3 Keys to a Successful Relationship Between Architects and Contractors

Jim Ballard with Aertson model-min

If there’s one thing we’ve learned after nearly 90 years of construction experience, it’s that relationships matter. This is especially true of the relationship between an architect and a general contractor.  A positive relationship between architect and contractor can help the construction project flow smoothly from start to finish. When contractors and architects work collaboratively and communicate effectively, potential roadblocks can be minimized, and the project can move efficiently from one phase to the next.


Here are three specific factors that can positively or negatively impact the relationship between architects and contractors:

1. A shared clarity and vision 

The most successful construction projects occur when both parties understand the goals of the property owner and the logistical concerns that could impact a project. The best way to ensure alignment around a shared vision is to clearly define the project’s goals, barriers, and priorities. Architects should also clearly communicate the vision for the final architectural style of the structure if it is an adaptive reuse project

2. A commitment to documentation

Another potential breakdown in the relationship between architects and contractors comes when delivering construction documents, drawings, and specifications. The more that architects and contractors understand their specific responsibilities and can agree on the detailing and specificity required in the documentation, the more they can avoid the “back and forth” that often occurs. 

At Crain, we approach every relationship by “putting ourselves in the other person’s shoes.” This includes the relationships we develop with architects. In every interaction we have with our architect partners, we try to understand where they are coming from and own our part in helping them do their job. 

3. Transparency in communication 

Architects and contractors need to trust each other’s work. Without trust, the relationship can quickly turn to an “us vs. them” mentality, often leaving the client stuck in the middle. This is where transparency and proactive communication are critical. For example, architects may be concerned about how a project could be impacted by supply chain constraints and workforce shortages. Contractors can help navigate the rising construction costs by proactively communicating with architects. The more the architects and contractors can openly discuss these issues and proactively address these challenges, the easier it is to factor those implications into their work.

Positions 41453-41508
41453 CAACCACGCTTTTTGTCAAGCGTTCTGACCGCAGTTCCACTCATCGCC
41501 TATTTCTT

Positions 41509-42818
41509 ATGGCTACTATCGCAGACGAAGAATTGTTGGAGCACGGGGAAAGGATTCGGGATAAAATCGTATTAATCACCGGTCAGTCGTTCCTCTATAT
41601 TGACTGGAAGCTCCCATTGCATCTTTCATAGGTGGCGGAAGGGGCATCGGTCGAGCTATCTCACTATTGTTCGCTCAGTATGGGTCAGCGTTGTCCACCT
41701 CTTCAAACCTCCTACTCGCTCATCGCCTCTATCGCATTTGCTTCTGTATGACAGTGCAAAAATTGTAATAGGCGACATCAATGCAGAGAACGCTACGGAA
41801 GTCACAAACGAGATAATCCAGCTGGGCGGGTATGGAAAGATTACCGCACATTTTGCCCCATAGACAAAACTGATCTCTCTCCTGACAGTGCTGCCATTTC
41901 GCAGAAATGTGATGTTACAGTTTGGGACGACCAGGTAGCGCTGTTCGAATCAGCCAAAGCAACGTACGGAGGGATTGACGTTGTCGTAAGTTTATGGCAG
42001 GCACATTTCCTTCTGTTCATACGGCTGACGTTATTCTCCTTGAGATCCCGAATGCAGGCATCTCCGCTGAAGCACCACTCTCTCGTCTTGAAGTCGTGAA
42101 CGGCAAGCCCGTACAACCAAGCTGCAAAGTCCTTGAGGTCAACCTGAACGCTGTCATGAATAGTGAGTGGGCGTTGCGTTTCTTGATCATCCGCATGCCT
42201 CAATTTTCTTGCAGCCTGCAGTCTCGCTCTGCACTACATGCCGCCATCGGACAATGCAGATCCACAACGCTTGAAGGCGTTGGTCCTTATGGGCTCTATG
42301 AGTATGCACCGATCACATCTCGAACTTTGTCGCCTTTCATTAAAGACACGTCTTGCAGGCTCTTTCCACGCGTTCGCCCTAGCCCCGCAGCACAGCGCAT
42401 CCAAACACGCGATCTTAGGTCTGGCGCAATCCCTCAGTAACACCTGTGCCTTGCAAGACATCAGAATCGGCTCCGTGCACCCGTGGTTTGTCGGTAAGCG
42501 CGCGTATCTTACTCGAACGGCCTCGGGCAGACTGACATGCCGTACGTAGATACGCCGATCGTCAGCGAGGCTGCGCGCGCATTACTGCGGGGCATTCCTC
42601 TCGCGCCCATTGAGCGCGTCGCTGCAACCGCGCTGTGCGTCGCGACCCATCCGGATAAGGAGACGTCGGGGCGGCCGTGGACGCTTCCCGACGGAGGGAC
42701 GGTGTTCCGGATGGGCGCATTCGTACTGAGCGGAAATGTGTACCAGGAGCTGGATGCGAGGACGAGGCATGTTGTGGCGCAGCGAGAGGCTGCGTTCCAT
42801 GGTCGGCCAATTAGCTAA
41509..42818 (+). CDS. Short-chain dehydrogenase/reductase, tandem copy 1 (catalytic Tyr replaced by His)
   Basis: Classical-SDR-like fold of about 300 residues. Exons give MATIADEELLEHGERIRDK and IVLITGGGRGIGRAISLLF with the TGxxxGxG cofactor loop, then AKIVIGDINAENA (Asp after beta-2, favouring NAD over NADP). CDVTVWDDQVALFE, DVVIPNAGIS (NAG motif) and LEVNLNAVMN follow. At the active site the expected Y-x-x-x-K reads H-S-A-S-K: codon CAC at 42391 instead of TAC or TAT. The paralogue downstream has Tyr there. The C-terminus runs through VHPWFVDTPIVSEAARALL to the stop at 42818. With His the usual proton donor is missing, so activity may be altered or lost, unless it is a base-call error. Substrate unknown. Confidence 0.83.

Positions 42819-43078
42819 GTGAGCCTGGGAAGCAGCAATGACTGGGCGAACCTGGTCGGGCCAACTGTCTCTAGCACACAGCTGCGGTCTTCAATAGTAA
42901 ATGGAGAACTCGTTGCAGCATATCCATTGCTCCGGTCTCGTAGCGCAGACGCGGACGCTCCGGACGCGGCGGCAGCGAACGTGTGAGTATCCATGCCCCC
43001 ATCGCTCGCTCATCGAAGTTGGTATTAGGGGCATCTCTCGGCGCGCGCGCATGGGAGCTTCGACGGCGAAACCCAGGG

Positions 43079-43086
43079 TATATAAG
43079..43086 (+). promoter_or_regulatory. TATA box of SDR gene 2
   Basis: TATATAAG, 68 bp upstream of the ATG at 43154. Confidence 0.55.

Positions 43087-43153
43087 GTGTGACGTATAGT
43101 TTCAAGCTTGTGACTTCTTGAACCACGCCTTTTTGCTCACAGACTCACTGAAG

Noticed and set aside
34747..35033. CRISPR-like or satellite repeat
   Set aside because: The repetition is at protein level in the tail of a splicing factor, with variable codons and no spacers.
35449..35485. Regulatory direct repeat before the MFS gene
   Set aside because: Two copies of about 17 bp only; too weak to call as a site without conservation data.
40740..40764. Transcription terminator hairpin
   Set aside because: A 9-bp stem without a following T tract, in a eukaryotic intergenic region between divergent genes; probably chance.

Communication and “doing the right thing” are values that inform the way we approach every construction project. We approach our conversations with architects with candor and honesty.

4. Proactive and consistent collaboration 

Architects and contractors both agree that collaboration starting early in the process leads to better outcomes for the client and themselves. This is where pre-construction can help build a solid foundation for a project

Our pre-construction team at Crain has expertise in working with dozens of architects to proactively address potential issues and maximize the ROI of a project. We are involved in all conversations during pre-construction to listen carefully, understand the design intent, and give our feedback on the project from the beginning. This often enables us to be more accurate with our budget and avoid any foreseeable delays we anticipate during the construction process. 


Hire a Contractor Who Knows How to Work With Your Architect 

When hiring an architectural firm and general contractor to build your project, there are many factors to consider. Making sure the two teams will work well together is a key component. 

If you’re interested in learning more about Crain or our unique process, we’d love to talk. You can also explore our projects page to see the architectural firms we’ve partnered with over the years.

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